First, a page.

A comparative religion course on Judaism, Christianity and Islam fills to capacity with representatives of all three faiths. Jews and non-Jews sit together and debate the question of intermarriage in a class on the Jewish family. For the first time ever, students can now graduate with a major in modern Jewish studies.

These positive developments will likely surprise many observers, especially in the wake of international media coverage that has focused on several high-profile anti-Semitic incidents at SFSU. These accounts have sensationalized extremists at the cost of a more nuanced and accurate understanding of campus life.

When an e-mail describing events at an Israel rally raced around the country last spring, news organizations began a journalistic version of the old schoolyard game of telephone, with each telling of the story even more dramatic than the last.

A student-led Israel program quickly became a pogrom. A bitter, but nonviolent altercation degenerated, according to news reports, into fists flying.

Major newspapers in San Francisco, Los Angeles, New York and Jerusalem picked up the story. Internet Web sites posted the e-mail, while Jewish magazines reprinted the story, with their own analysis added, in the months that followed.

The descriptions proved so negative that a colleague with scholarly expertise in American journalism told me that he imagined lawlessness throughout the campus, and a Jewish leader suggested that I carry a Smith & Wesson revolver to protect myself.

As alarming as this and other events have been, they are not the greatest campus threat. At SFSU, much of the public perception of Jewish life has been defined by the deplorable acts of a few, while a host of impressive stories have not been told.

Extremists will always seek our attention and exploit it for their own ends. We will have suffered a worse defeat if we allow these incidents to define our larger understanding of the university or our place in it.

While last May’s high-profile confrontation between Jews and Palestinians captured the public’s imagination, few heard of a decade-old, student-initiated Jewish-Palestinian dialogue group. Organized by a Palestinian American graduate student and her Israeli American friend, the SFSU Jewish-Palestinian Dialogue invites Palestinians and Jews to "listen to all narratives, overcome stereotypes, [and] see each other’s equal humanity."

Many of the fears elicited by the news coverage of last spring’s contentious rally could have been eased had readers known about this effort for deeper understanding.

Last February, as part of the university’s commitment to a year of civil discourse, three leading Israeli and Palestinian intellectuals flew from Israel and the West Bank to offer their assessments of the conflict. A former adviser to the Israeli foreign minister, a consultant to Israel’s negotiating team and the executive vice president of Bethlehem University engaged the audience and one another on the prospects for peace in the region.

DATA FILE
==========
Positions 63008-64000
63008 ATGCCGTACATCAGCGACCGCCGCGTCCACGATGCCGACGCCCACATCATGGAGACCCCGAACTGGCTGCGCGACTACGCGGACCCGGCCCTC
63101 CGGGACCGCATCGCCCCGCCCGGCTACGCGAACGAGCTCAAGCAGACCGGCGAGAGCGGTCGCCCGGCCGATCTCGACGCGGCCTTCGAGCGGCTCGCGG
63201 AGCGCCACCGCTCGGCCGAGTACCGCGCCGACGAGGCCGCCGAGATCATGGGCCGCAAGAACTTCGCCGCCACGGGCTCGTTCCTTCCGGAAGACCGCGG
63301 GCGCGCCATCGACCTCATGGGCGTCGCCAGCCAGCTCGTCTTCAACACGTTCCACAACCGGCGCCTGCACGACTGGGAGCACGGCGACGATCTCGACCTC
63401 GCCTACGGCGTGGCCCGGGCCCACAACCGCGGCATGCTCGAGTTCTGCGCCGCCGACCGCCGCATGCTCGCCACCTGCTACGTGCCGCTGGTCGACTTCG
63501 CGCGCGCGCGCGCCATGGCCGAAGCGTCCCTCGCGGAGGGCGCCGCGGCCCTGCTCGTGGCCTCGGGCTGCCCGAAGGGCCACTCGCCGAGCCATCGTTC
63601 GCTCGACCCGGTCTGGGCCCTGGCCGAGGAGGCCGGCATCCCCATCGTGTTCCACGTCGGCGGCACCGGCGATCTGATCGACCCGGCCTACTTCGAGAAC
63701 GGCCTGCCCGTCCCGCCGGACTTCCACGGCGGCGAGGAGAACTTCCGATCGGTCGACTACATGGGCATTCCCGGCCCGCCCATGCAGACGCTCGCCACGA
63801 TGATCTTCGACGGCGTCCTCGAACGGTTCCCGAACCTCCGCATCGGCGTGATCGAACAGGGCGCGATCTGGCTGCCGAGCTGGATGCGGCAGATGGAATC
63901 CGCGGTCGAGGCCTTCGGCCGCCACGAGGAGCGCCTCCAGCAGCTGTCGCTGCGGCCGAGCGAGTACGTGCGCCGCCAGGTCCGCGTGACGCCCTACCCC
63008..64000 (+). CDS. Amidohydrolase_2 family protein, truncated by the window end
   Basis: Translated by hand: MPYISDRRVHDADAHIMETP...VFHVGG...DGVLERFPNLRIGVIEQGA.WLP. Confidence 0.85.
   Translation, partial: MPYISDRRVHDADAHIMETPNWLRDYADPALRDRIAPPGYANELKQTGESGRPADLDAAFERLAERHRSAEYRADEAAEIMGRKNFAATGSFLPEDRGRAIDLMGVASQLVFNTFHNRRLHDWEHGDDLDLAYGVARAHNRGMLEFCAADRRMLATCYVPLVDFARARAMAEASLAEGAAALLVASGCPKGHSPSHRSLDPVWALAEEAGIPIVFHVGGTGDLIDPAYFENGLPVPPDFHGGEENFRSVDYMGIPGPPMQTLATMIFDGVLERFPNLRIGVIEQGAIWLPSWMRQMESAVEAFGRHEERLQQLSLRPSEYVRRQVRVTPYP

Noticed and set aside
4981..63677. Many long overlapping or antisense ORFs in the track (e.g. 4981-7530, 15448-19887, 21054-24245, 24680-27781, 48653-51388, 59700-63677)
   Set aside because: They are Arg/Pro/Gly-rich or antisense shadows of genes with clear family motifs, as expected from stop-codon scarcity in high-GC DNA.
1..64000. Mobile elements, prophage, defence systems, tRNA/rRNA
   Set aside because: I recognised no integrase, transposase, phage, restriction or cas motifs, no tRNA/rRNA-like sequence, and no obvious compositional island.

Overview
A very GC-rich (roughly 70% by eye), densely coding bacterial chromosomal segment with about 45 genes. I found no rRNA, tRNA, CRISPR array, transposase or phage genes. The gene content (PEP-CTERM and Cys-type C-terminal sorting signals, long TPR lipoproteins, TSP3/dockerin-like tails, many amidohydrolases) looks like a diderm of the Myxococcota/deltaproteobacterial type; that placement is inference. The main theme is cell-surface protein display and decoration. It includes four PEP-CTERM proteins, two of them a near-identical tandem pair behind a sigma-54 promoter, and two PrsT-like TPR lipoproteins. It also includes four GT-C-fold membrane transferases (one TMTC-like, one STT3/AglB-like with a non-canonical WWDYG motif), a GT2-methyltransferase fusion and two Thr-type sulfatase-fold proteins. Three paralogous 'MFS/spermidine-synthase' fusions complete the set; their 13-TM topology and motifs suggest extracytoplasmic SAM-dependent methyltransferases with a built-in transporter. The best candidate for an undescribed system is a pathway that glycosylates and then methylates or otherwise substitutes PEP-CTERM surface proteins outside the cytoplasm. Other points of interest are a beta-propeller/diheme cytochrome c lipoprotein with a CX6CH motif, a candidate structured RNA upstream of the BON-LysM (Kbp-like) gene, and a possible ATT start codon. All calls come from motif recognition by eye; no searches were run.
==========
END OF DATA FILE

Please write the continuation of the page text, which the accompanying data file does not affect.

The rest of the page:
Without political vitriol, they presented a variety of perspectives and understandings. Members of the panel remarked that such a dialogue could not have occurred in the Mideast.

It was the invitation to speak at SFSU that brought these communal leaders together. The university, far from causing intragroup discord, created an impressive opportunity for regional leaders to engage one another in constructive debate.

SFSU, like so many universities, offers the opportunity to interact with people of diverse backgrounds. This came home for me when I befriended SFSU’s first-year professor of German language and literature.

When I learned that the Jewish studies program would receive a copy of the Nuremberg Trials transcripts, I got on the phone to my German-speaking friend to ask him if he would survey the volumes with me.

Together, we struggled to unseal the boxes and remove the 40 books inside. He opened one of the transcript proceedings and in a powerful and chilling moment, recited testimony. Hearing those words, in perfect German, haunted me.

After he translated the passage into English, we began what has become an ongoing dialogue of our own. He shared his own struggle with Germany’s past and the ways he has tried to create reconciliation among his generation of Germans and Jews.

I observed that a mere 60 years after World War II, the two of us could sit together and study a document from the worst moment in our collective histories.

Stories such as these abound in the university. It is a place where countless interactions help people come to understand one another in profound, new ways.

During the years to come, there is sure to be more bigotry from ideologues intent on abusing the pluralist spirit of the university. But they should not enjoy the ability to define the university, its principles or the beliefs of those who teach and learn there.

Perhaps, in fewer than 60 years, a young Palestinian and Jewish scholar can sit and learn together, as well.

Marc Dollinger is acting director of Jewish studies and the Richard and Rhoda Goldman chair in Jewish studies and social responsibility at San Francisco State University.

The Right of Return Goes Both Ways

With the growing worldwide focus on displaced Palestinians, Jewish groups are suddenly raising the issue of a different kind of refugee: the almost 1 million Jews who were forced to flee Arab countries after the creation of Israel in 1948.